Studies that have come out are based on generalized surveys of veterans, and the figures are limited. The Student Veterans of America, in partnership with the VA and the National Student Clearinghouse, has been compiling a national database of student veteran success rates and plans to release its first findings this week. It will be the first extensive look at completion rates for veterans since the start of the wars in Iraq and Afghanistan.
Here in Hampton Roads, TCC has 14,000 military-affiliated students, just under a third of its total student body of 44,000. Six thousand of them are veterans, 6,000 are military spouses and dependents, and 2,000 are on active duty. According to the Department of Veterans Affairs, 5,743 students at TCC are veterans using GI Bill benefits to pay tuition.
Using the VA's data, the Chronicle of Higher Education identified TCC as 11th nationwide on the list of colleges that enroll the most GI Bill students.
ODU's 25,000 students include 6,000 affiliated with the military; the VA identifies about 2,900 veterans as GI Bill recipients.
Administrators at both schools agree that veterans are up against some pretty hefty obstacles. On top of academic challenges, many veterans have full-time jobs. And they are adjusting to the VA benefits system - a vast, bureaucratic morass.
It's an enormous learning curve in which everything they know has changed, Brunson says.
He and Levingston are working to put as many nets in place as they can. One example: TCC is implementing a program for incoming student veterans to allow them to get certified in what he calls a "bridge job," like laying cable, that veterans can do while in college.
Brunson, who has a doctorate in consumer economics, speaks from experience. He was a Navy helicopter pilot who served in what he describes as "low-intensity conflict."
But there were dark days in his service, ones he is not able to talk about. He reveals enough to say he was the only one to survive. When years later his son died, the trauma caught up with him.
PTSD is part of his vocabulary now, and he tells other veterans that prescription drugs not only saved his life, but allowed him to build a successful academic career.
"I am a living, walking example to every student here," Brunson says. "Don't let these problems, this transition, get in the way."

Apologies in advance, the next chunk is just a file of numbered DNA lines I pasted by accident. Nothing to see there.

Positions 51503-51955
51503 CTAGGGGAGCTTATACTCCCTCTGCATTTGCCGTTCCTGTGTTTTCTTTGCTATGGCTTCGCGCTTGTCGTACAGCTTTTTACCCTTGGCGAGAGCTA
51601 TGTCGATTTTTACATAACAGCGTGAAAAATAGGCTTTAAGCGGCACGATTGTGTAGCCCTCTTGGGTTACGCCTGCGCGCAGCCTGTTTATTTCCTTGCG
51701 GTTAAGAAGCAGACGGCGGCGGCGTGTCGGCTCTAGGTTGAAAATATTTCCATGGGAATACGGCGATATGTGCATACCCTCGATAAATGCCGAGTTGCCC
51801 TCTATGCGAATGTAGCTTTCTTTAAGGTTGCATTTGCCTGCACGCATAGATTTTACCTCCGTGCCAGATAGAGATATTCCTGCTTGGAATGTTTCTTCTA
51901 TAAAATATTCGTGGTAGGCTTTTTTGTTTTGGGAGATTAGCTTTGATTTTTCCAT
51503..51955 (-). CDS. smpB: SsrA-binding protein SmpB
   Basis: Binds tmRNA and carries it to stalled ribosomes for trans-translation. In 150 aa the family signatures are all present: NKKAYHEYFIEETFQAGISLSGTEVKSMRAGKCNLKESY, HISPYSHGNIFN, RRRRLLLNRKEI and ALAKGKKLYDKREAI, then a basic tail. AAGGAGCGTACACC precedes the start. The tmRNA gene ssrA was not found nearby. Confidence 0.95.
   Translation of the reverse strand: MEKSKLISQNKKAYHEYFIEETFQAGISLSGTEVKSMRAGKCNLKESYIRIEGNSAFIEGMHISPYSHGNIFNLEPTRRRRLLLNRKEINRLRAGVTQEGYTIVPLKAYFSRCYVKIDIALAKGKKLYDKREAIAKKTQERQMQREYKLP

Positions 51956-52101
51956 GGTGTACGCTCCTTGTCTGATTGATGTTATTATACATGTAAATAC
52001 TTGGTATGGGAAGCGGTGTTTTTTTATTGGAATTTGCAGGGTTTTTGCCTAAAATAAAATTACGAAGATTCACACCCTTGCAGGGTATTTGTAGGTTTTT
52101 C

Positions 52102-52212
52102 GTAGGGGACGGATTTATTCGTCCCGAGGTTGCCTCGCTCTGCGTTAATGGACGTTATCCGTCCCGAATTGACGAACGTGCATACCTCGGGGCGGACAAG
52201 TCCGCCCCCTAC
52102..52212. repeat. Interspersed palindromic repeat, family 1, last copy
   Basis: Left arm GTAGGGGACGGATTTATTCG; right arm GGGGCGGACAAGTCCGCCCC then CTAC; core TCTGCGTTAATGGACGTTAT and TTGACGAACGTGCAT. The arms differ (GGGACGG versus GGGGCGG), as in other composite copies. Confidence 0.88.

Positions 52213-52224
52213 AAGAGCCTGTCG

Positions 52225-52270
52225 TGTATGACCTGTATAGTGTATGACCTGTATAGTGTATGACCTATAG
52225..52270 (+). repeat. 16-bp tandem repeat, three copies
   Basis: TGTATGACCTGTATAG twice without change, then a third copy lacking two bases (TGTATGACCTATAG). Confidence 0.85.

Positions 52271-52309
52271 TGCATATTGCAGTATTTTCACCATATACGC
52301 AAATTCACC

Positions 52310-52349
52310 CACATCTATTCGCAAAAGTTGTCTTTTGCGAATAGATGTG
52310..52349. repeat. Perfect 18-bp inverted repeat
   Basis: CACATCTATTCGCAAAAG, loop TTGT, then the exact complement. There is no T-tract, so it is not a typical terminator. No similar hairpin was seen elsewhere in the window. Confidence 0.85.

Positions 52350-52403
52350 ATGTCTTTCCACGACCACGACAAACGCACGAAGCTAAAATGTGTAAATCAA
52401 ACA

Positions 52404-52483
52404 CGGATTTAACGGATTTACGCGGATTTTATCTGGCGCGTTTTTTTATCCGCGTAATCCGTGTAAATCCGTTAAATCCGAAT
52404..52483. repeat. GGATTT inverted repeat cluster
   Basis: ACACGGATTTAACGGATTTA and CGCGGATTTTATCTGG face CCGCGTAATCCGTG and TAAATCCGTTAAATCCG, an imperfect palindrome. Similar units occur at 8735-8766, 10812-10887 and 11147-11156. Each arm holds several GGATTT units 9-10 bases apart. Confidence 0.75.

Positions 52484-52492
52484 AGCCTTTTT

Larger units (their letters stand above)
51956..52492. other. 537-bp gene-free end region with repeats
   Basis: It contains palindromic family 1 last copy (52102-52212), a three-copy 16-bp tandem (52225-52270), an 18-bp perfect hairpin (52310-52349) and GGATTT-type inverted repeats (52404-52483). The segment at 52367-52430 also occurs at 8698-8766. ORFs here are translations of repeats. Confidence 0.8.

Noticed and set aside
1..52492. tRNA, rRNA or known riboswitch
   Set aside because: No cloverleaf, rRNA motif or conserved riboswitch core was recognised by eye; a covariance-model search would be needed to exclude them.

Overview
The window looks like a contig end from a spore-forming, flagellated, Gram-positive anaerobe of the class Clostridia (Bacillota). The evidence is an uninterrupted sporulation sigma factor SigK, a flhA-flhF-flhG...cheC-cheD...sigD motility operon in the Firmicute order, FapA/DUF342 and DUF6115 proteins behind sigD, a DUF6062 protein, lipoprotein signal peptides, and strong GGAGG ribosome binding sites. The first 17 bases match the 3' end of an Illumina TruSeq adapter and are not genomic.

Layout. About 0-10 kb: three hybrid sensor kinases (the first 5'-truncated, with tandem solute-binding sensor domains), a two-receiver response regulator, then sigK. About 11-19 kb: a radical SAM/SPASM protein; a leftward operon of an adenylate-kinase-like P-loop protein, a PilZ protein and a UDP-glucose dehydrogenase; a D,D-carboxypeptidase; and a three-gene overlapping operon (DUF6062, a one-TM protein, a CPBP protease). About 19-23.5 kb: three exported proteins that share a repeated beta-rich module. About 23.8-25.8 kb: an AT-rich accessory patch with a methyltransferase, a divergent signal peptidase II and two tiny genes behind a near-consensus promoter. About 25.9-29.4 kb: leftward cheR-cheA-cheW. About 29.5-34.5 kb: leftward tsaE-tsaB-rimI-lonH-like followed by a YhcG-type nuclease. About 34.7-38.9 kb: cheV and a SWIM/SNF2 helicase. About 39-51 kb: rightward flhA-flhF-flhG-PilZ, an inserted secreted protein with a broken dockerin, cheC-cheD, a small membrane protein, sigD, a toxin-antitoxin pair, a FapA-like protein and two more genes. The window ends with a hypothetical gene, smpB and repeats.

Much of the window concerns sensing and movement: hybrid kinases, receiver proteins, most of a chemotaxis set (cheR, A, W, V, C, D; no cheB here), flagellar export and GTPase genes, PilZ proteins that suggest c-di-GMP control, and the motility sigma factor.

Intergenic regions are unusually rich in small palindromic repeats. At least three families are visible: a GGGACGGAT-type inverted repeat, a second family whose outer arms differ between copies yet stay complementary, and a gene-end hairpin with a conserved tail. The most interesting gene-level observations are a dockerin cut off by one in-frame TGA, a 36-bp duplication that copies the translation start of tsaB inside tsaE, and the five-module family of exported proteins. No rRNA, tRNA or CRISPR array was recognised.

Just before Christmas, a TCC student started shouting and got belligerent with an instructor, who called security.
In the past, that student would have been kicked out, Brunson says. But the instructor also called the military center.
Brunson came over and persuaded the student, a veteran, to get help, using himself as an example. The student is in treatment and still enrolled at TCC, Brunson says.
Ray Garcia looks out the coffee shop window at the tidy storefronts of Town Center in Virginia Beach and points out potential sniper positions. People tend to look at him with incomprehension when he talks like that, says the Iraq War veteran.
College is a hard adjustment, and a lot of veterans he sees give up, he says, particularly those struggling financially. Some use their GI Bill money to pay the bills but don't stay in school. Several of his war buddies started college but dropped out. Some went back to Iraq as contractors. One became a preacher. Another fell apart, dropped out of school and works as a security guard.
Garcia sees the same pattern on campus. He's one of about 40 veterans who work at TCC's military center, greeting others seeking assistance. Brunson calls their work triage: They sit down with fellow veterans, give them the lay of the land and direct them to academic or career counselors.
It's a start, says Garcia, who is studying human services. He hopes to make a career of helping veterans.
Garcia credits his wife's unwavering support for helping him stay in school - that and being a role model for his two young sons. He doesn't ever want them saying Daddy didn't go to college, so they don't have to, either.
His boys can do anything they want, he says - including joining the military.
But they'll have to go to college first.